But it was never a core business for Centrica. The AA accounted for less than a tenth of turnover and operating profit, and, for all the talk of how complementary it would be fixing broken down boilers and broken down cars, the two businesses remained chalk and cheese.

Sir Roy says the AA was sold because Centrica got to the point where it could not extract any more value from the business or use it as a platform for international expansion But that is only part of the story.

The speed with which the auction was conducted - the sale took less than a month from start to finish - strongly suggests that Centrica also needed to raise money, and quickly, to keep shareholders at bay.

With nil debt in its books, the company had been under growing pressure from investors to make more efficient use of its balance sheet and hand back capital. Strategically, however, the priority for Centrica's management was to invest in upstream assets to avoid being caught in a vicious squeeze by the decline in UK gas production and the growing shortage of gas in Europe generally. In the parlance of the industry, Centrica is long on customers, with some 19 million UK households taking gas, electricity or both from it, but short on generation, with the capacity to meet only 20 per cent of gas demand and 40 per cent of electricity requirements.

The AA deal enables Sir Roy to keep everyone happy. Investors get their pay day and Centrica gets to go on a spending spree. Since 2000, it has invested some £1.7bn on upstream assets including the Rough gas storage complex. In February, it earmarked a further £2bn of investment over the next four years and, following yesterday's announcement, that figure will double to £4bn. The bulk of the additional £2bn will be used to buy equity stakes in gas producing fields but there will also be significant investment in new power station capacity. There will also be some extra spending on renewables, but it will be modest in comparison with the £750m already earmarked.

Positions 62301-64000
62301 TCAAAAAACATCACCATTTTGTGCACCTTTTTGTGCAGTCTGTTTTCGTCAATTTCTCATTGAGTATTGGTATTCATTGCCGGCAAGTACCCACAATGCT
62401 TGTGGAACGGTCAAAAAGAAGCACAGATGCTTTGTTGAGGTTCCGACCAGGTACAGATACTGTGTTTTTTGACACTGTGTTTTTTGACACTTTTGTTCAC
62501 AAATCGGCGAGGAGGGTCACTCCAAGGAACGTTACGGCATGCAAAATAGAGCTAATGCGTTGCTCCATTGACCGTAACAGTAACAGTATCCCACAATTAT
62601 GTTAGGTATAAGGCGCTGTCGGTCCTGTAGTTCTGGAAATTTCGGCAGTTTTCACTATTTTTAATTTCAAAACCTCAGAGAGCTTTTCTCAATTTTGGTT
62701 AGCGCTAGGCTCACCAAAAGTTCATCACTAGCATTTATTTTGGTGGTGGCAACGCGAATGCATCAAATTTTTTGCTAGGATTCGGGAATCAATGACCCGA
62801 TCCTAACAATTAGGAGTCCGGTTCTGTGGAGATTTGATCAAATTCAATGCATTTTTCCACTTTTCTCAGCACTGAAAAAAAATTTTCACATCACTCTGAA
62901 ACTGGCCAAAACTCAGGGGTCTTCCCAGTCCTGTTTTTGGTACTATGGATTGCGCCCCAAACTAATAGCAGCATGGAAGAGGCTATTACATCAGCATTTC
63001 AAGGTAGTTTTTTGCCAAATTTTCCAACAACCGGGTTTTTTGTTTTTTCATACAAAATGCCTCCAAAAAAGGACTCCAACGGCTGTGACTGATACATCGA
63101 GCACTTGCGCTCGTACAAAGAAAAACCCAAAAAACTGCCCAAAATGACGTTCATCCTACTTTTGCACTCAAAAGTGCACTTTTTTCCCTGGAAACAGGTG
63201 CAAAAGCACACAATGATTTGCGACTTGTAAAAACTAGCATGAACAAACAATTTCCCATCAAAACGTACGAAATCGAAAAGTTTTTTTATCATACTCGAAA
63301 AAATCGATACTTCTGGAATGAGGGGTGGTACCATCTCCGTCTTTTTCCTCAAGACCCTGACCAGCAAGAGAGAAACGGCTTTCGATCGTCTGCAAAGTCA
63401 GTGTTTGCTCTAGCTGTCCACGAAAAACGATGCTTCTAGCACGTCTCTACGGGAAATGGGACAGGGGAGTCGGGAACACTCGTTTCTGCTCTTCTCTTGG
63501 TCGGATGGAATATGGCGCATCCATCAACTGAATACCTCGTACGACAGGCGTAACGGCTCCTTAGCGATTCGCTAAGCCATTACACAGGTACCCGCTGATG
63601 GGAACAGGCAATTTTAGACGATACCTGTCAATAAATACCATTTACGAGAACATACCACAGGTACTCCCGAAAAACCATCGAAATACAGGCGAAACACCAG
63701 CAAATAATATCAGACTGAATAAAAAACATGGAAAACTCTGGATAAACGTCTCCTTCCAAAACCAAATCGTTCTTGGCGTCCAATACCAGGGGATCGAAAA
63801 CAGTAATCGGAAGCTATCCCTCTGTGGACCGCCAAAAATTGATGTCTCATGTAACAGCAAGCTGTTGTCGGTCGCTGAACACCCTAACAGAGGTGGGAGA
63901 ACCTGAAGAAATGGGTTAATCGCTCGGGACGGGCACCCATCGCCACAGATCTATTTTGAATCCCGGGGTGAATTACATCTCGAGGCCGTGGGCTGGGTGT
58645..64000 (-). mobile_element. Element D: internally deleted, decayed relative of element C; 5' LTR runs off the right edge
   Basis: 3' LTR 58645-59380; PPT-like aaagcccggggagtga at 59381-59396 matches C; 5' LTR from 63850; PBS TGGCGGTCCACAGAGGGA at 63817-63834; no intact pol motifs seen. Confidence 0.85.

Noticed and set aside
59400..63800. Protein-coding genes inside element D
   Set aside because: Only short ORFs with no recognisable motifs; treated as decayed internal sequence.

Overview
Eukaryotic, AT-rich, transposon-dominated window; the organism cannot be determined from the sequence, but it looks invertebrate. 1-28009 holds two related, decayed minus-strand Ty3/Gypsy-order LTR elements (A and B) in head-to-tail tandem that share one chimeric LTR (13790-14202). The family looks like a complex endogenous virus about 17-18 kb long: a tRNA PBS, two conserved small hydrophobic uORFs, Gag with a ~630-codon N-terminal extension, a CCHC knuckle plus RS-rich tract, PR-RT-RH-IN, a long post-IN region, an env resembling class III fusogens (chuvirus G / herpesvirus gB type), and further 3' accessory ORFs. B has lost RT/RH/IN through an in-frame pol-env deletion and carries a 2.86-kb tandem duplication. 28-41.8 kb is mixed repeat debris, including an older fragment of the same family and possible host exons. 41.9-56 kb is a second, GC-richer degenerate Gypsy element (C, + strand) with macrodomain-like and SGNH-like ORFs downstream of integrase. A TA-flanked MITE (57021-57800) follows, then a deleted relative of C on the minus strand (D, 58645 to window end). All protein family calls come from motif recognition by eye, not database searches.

By the end of the five-year period, Centrica reckons it will be able to supply some 60-70 per cent of its own peak electricity demand, 35 per cent of the gas it sells and some 30 per cent of the power it needs to meet demand in North America, where the company now has some 5 million energy customers.

The spending necessary to achieve all this will leave Centrica with some £2bn to £3bn of debt on its balance sheet. But that still only equates to a gearing of 30-35 per cent, which is hardly excessive for such a cash-generative, utility-style business.

The sale of the AA will take about three months to complete, but already it is as if Centrica had never owned the business. Its new venture capital owners are bringing in their own management team of Tim Parker, who is currently running Kwik-Fit, and Sir Trevor Chinn, who will act as chairman. They will have to sweat the assets hard to justify the £1.75bn purchase price and get it in shape for the flotation which is planned within five years. But at least CVC already has some experience in the motoring business through its ownership of Kwik Fit and Halfords. Perhaps it can even make a success of cross-selling.